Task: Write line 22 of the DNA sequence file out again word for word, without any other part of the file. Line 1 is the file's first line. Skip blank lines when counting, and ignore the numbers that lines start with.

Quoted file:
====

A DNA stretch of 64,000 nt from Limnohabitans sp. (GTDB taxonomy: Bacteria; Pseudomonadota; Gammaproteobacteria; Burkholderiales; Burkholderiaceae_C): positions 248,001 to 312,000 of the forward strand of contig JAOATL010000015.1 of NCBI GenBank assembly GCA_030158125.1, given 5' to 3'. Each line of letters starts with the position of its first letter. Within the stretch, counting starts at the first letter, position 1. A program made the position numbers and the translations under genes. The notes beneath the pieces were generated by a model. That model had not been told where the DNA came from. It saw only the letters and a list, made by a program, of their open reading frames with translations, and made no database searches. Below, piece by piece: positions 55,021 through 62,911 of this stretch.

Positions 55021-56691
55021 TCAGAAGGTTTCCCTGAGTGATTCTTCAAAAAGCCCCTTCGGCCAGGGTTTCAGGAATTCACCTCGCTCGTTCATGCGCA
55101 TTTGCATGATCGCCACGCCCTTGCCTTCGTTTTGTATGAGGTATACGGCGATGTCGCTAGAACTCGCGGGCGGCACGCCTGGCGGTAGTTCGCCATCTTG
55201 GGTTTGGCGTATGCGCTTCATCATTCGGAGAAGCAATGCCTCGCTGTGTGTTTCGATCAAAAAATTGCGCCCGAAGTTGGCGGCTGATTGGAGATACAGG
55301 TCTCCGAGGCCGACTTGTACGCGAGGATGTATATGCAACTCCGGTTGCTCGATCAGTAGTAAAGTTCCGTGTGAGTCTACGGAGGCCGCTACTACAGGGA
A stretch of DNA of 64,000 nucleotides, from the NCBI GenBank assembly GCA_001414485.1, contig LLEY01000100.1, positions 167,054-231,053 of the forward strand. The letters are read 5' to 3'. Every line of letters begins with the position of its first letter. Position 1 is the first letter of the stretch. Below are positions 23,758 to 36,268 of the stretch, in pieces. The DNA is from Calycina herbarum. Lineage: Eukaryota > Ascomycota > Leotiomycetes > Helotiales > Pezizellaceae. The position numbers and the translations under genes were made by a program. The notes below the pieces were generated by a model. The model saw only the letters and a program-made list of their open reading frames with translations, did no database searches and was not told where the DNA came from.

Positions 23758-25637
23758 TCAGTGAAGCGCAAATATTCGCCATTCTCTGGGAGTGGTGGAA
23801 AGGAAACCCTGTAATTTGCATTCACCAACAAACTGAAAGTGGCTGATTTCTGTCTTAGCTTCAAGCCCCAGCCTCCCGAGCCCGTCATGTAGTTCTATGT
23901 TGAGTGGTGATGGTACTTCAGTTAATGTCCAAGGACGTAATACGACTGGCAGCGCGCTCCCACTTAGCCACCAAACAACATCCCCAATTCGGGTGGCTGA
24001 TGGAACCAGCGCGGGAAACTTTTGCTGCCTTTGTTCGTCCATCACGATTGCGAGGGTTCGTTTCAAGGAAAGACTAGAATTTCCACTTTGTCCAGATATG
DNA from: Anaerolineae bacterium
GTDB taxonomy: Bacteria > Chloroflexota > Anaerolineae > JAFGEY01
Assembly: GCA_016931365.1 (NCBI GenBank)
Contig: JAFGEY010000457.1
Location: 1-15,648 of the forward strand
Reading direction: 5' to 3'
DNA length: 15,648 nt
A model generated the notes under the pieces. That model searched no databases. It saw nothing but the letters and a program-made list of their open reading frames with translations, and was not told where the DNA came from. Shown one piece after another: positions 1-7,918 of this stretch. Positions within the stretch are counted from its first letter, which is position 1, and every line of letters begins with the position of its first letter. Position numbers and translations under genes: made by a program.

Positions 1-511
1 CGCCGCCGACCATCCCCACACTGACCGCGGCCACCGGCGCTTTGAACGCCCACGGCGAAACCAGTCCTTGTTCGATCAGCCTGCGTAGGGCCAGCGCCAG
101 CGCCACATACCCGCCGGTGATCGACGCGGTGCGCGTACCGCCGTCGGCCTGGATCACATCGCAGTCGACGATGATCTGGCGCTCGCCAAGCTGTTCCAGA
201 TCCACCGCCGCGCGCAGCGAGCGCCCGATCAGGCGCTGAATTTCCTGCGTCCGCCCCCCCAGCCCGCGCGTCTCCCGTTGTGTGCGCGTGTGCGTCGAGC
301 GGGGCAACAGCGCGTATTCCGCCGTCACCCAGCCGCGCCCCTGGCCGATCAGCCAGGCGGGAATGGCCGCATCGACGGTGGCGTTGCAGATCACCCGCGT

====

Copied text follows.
1 CGCCGCCGACCATCCCCACACTGACCGCGGCCACCGGCGCTTTGAACGCCCACGGCGAAACCAGTCCTTGTTCGATCAGCCTGCGTAGGGCCAGCGCCAG